How to hypnotise Cape ‘chicks’

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Copy of ca p1 Chicken Whisperer Lynn Giles6309 CAPE ARGUS Lynn Giles demonstrated three different techniques that triggers tonic immobility in chickens, causing them to lie motionless for up to 30 seconds. Picture: Willem law

Cape Town -

Making someone act like a chicken is the oldest trick in the book for hypnotists. But what happens when a rooster is under the enchanter’s spell?

After minutes of chasing around a clucking hen inside the small coop at Somerstrand College, public relations manager and self-titled capon (castrated roosters) whisperer Lynn Giles was ready to answer this age-old question.

“(Once it’s hypnotised), you can touch its feet, stroke its stomach or even paint the talons and it won’t move,” said the 43-year-old, the entranced chicken lying in front of her.

Giles is definitely more than she appears to be. During the day she may be promoting her college, but in her spare time she’s in the coop, mesmerising the roost.

On Wednesday, outside the enclosure on the college grounds in Gordon’s Bay, Giles demonstrated her technique.

IOL Chicken Whisperer Lynn Giles6308 Public relations manager and self-titled capon (castrated roosters) whisperer Lynn Giles. Picture: Willem Law CAPE ARGUS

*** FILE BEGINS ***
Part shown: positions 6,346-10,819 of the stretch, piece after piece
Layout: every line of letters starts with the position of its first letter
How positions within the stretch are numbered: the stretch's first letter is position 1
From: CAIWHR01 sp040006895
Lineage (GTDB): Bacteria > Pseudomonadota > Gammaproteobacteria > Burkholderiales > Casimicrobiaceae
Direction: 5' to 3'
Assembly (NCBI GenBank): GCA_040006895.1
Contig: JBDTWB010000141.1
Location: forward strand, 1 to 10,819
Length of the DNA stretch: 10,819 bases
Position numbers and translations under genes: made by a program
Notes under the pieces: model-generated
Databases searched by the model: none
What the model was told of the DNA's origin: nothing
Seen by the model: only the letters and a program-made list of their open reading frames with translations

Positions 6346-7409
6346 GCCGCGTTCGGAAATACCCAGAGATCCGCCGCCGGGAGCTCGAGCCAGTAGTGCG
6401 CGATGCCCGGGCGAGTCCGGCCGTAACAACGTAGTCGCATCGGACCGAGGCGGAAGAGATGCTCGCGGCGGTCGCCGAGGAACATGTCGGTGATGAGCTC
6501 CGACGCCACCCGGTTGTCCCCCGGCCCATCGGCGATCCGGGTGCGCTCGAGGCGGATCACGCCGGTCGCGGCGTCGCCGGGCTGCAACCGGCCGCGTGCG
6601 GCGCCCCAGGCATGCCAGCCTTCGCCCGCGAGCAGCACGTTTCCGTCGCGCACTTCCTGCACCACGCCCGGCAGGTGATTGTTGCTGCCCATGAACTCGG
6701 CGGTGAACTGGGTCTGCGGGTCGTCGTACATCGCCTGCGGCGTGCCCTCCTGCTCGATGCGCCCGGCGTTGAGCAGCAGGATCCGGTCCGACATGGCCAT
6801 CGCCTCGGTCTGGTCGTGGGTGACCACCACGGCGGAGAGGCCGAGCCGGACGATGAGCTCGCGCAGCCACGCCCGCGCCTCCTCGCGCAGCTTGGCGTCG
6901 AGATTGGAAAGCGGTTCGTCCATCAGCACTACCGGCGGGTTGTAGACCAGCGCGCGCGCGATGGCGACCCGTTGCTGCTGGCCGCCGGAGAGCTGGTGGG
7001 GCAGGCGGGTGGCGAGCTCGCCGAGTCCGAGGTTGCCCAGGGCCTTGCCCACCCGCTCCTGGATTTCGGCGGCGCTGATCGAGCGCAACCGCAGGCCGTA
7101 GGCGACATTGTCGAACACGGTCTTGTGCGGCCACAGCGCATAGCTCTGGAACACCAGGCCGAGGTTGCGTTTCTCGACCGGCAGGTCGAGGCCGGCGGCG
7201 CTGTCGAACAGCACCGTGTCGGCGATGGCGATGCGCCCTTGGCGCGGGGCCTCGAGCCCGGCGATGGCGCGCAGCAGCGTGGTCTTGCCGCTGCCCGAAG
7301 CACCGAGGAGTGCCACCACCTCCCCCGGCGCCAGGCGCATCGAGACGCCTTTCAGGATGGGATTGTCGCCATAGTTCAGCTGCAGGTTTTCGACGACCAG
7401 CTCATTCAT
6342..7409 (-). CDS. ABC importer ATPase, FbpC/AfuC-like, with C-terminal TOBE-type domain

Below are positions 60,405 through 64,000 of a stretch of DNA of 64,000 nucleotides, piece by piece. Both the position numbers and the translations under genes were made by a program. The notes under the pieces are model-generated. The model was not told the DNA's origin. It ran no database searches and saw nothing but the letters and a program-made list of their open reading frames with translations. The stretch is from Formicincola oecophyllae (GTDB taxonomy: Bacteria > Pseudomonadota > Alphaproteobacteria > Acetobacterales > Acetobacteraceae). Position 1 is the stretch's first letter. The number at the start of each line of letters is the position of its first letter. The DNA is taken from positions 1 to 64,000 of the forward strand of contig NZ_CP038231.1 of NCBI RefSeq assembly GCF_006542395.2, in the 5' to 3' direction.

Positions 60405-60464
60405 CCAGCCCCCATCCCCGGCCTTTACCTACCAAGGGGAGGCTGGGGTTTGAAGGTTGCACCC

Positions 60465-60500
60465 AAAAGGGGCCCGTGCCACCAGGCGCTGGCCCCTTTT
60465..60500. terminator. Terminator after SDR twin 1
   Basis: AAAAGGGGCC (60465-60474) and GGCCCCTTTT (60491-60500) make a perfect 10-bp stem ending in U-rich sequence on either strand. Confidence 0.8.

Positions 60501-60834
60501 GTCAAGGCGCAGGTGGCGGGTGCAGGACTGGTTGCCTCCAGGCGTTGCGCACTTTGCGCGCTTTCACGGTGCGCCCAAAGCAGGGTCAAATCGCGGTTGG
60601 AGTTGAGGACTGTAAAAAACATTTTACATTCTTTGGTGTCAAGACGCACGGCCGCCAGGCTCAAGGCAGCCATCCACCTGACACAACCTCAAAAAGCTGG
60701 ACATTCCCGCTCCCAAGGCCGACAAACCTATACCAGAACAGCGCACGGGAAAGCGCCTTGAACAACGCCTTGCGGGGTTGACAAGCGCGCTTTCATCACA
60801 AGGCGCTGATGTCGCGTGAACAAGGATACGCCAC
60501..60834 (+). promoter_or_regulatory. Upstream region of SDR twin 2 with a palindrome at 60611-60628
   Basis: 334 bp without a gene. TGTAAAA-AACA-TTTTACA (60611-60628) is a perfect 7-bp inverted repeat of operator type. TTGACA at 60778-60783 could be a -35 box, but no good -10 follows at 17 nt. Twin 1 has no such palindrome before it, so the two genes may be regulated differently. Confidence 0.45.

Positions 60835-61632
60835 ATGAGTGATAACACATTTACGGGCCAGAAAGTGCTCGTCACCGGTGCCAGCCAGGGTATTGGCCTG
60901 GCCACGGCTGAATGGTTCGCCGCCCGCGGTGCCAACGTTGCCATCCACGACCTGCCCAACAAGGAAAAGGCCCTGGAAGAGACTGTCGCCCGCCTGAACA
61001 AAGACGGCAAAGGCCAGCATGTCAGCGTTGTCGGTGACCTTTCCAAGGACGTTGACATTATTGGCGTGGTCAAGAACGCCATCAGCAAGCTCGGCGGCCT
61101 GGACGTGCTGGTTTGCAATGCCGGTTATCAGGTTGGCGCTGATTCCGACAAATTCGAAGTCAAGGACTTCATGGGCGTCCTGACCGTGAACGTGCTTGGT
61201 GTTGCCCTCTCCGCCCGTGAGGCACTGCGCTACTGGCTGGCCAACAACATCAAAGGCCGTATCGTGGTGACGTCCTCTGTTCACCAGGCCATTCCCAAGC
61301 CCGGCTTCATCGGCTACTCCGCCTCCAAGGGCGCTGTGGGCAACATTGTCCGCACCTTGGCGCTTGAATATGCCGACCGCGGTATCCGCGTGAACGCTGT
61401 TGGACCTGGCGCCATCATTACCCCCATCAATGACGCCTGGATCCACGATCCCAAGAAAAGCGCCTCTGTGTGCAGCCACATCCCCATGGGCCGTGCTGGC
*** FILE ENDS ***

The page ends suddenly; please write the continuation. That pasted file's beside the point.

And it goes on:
Her nine-year-old daughter, Lizzy, playing the magician’s assistant, cradled the chicken – it wasn’t clear whether it had volunteered – before laying it down on the grass.

“First you bend down and carefully place the chicken between your thighs,” said Giles. “Make sure when you place it down its beak is closely touching the ground.

“Then you take a small stick and start drawing circles on the ground in front of its beak. You draw the circles about 10 times.”

She let go, revealing the chicken to be in a deep trance. For 30 seconds, it didn’t move.

While the watching pupils were in awe, Lizzy whispered to her mom to show another trick.

Pulling out chicken number two, Giles said excitedly: “You can also lay it on its back.”

She cradled the chicken and rocked it from side to side, singing a lullaby, and just as quickly as the first, the chicken fell into a trance.

“To get them out, you just have to shake them or clap your hands.”

But the hypnosis is no magic trick. It boils down to something called tonic immobility, where gentle movement is used to confuse the animal’s small brain, causing it to be paralysed with indecision.

It is a skill Giles has passed on to her chicken-obsessed daughter.

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Cape Argus

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